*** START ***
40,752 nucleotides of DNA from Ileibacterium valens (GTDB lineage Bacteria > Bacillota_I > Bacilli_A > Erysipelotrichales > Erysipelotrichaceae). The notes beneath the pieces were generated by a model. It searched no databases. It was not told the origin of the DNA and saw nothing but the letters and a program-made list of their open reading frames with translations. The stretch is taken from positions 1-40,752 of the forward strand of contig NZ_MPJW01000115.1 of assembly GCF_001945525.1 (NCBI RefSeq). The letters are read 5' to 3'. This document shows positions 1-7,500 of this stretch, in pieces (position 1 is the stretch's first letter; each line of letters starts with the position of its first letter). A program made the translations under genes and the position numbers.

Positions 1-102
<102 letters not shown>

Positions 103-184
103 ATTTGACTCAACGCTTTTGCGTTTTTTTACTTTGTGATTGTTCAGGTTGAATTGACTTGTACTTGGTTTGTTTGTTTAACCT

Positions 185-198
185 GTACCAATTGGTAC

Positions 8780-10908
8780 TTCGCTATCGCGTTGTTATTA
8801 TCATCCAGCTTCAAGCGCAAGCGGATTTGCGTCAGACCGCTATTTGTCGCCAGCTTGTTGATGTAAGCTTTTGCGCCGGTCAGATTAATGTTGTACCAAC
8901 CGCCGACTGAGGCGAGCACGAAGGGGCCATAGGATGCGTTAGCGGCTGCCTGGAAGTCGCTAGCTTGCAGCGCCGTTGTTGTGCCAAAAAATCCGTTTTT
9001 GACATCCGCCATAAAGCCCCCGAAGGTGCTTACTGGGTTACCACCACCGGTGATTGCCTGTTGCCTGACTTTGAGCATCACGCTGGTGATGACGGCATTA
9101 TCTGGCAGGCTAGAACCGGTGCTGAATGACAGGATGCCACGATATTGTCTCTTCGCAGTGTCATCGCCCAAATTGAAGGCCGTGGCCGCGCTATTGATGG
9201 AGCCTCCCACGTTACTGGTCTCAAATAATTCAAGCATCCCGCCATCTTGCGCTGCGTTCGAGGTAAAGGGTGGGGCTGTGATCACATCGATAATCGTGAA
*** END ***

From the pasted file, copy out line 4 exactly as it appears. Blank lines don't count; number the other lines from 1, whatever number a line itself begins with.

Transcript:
Positions 103-184